Saturday, June 16, 2012

A New Card Leads to an Orioles History Lesson

Now that my work schedule seems to be stabilizing (yea working mid-shifts!) it’s time to get back to posting regularly both here and at my other piece of internet real estate. I plan on easing back in with some card-related posts, especially since I went a on a little online card buying binge earlier this week. Before I get to that, however, it’s time to review a trade I made a couple of months ago.

One of the great things about being active in the online card community is meeting new people and working out trades with different people. Sometimes though, it’s nice to be able to put together a trade with a wily ol’ veteran of the blog-o-sphere.

Back in April Marck from Troll Might Rule aka The Collective Troll dropped me a note that he needed some of the extra Heritage cards I had posted.  I was glad to send him some and he mentioned that he had some cards on my want list as well as some “Orioles styff”.  I wasn’t sure if it was a mistype or an Olde English description of some Glenn Davis cards (cause that man was a stiff in an Orioles uniform).

Back when I was writing my first attempt at a blog (RIP Wasteland!) there weren’t many folks talking about the Rays on a regular basis.  There was myself, Dave from Fielder’s Choice and then the prolific Collective Troll. At one point I’m pretty sure Marck had six different blogs going about different things.  We worked out a few deals here and there before I moved up to Chicago and left the Rays part of my collection behind.

So it was nice to see an envelope in the mail with “The Collective Troll” on the return label (the Duchess saw the envelope and was astonished I was getting mail addressed from someone named The Collective Troll – I think astonished is the word I’m looking for). Anyone who has traded with the web’s foremost Rays fan/roller derby enthusiast knows he delivers above and beyond expectations.  Along with the aforementioned want list cards there was plenty of Markaki (including some customs) and some Ginter action.  I’ll spare you the scans of all the cards (ed. Note – someone is feeling lazy) and leave you with just one – my favorite card of the package.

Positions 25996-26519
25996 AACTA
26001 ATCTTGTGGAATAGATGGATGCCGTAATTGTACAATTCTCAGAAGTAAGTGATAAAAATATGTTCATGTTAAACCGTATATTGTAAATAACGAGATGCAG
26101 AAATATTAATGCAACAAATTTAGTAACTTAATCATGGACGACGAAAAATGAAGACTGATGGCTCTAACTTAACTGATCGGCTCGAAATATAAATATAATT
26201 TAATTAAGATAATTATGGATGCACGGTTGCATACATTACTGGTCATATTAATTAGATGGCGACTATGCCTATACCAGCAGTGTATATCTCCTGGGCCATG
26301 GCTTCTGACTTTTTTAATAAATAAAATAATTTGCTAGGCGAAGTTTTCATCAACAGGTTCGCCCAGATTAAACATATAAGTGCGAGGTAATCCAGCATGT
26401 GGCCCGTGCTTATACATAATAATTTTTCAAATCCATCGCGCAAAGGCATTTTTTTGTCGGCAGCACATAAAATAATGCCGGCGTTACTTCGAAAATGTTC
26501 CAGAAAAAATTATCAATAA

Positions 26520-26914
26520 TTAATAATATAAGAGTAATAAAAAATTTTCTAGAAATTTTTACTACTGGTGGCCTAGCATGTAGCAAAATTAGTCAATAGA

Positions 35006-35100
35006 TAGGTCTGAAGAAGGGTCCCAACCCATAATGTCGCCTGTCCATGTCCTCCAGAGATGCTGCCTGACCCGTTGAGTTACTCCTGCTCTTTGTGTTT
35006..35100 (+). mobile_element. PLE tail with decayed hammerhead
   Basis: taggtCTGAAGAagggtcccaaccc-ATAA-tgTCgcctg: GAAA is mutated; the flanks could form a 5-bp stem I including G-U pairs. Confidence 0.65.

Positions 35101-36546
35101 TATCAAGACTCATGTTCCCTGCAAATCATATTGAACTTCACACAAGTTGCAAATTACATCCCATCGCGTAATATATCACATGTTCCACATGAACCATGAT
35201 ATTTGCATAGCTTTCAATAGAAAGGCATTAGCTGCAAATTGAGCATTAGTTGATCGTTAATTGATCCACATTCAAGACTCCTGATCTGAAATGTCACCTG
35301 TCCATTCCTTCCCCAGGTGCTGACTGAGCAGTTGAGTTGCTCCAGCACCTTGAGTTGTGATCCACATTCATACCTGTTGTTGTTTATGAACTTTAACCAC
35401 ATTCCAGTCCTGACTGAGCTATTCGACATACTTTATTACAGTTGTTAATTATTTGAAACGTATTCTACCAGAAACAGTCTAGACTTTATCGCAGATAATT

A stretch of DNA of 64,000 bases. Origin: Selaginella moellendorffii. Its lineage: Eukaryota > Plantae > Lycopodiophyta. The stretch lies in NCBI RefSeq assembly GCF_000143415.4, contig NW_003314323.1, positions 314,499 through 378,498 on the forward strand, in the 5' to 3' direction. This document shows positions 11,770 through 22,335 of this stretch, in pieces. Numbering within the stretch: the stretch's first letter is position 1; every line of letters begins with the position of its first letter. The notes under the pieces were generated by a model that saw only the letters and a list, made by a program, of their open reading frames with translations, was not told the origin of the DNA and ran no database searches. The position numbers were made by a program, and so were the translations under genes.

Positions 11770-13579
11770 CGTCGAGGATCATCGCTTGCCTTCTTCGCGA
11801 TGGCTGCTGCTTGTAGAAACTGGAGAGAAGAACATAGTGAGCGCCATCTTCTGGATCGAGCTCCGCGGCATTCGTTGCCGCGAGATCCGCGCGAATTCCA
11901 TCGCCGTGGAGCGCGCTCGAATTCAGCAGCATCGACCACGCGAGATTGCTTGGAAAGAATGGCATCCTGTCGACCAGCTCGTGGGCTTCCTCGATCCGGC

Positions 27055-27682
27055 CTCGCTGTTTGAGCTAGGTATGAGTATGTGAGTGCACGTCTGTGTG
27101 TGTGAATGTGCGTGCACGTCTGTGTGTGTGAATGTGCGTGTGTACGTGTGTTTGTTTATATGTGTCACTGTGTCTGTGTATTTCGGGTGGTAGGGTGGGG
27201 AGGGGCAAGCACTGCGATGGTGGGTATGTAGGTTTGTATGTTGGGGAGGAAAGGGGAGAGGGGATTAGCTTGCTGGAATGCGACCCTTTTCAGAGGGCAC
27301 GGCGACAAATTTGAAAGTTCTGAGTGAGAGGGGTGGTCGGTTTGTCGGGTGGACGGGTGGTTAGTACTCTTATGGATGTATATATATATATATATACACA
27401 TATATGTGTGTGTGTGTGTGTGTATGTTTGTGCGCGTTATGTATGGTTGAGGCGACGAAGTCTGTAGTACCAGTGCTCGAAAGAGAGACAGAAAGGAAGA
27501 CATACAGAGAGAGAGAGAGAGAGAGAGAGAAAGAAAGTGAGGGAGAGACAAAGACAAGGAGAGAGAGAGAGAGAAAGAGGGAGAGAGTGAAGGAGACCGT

Second least favorite Orioles hat design

Does anyone know who drew the cartoons on the back of Topps cards?

That’s no 2012 Heritage, my friends. That’s an honest-to-god 1963 Topps card of former Oriole/White Sox/Red Sox/Royal /Hankyu Brave Jerry Adair. To be honest, when I first saw the card I was surprised that the Orioles current pitching coach also played for the team. Then I looked closer and realized that Jerry Adair isn’t:

1.       A pitcher

2.       Alive

3.       Named Rick Adair

What can I say, I’m getting old, names tend to run together from time-to-time.

Adair (Jerry that is) was a solid Oriole from the late-50s to mid-60s. The O’s signed him out of Oklahoma State University in 1958 and threw him straight into the big leagues.  He would play in the majors sparingly over the next three seasons spending most of 1959 in Amarillo and 1960 in Miami. By 1961 he had earned a spot on the big league roster and for the next five seasons he would be a defensive stalwart in the middle of the O’s infield.

Nicknamed “Casper the Friendly Ghost” Adair was a smooth-fielding second baseman who could handle himself at the plate (he averaged .258 in his nine seasons with the O’s). Considered one of the best defensive second basemen of his era, the Oklahoma native teamed with shortstop Luis Aparicio to provide one of the best infield duo’s in Baltimore history (oh, and there was a guy named Brooks Robinson at third).

Unfortunately he wouldn’t be around to enjoy the O’s first World Series victory in 1966. After manager Hank Bauer announced in spring training that rookie Davey Johnson would be starting in place of Adair, the veteran publicly announced that he was bitter about the move and demanded a trade. Baltimore obliged and in June of that year traded Adair to the White Sox along with John Riddle for Eddie Fisher. Fisher (the ballplayer not the singer) would be a key part of the bullpen going 5-3 with 13 saves in 71.2 innings.

Adair’s glove would keep him in the league for another 4 years and when he left the league in 1970 he did it with a .985 career fielding percentage having made only 58 errors in 3926 chances (I’m pretty sure Mark Reynolds has 58 errors this week).

Jerry Adair would find some work as a coach before passing away from liver cancer in 1987 at the age of 50. Cancer hovered like a dark cloud in Adair’s life. Towards the end of his career, when he was with the Royals organization, his daughter was struggling with a form of terminal cancer. Adair had understandably struggled that season and the team cut him in May. His daughter would die a few weeks later. In 1981 he would also see his wife pass away from cancer. has a fascinating bio of Adair on their site, providing some information of a player that many fans (like myself) might not be that familiar with.

Many thanks to the Troll.  I’m already putting aside some more Rays cards for you.

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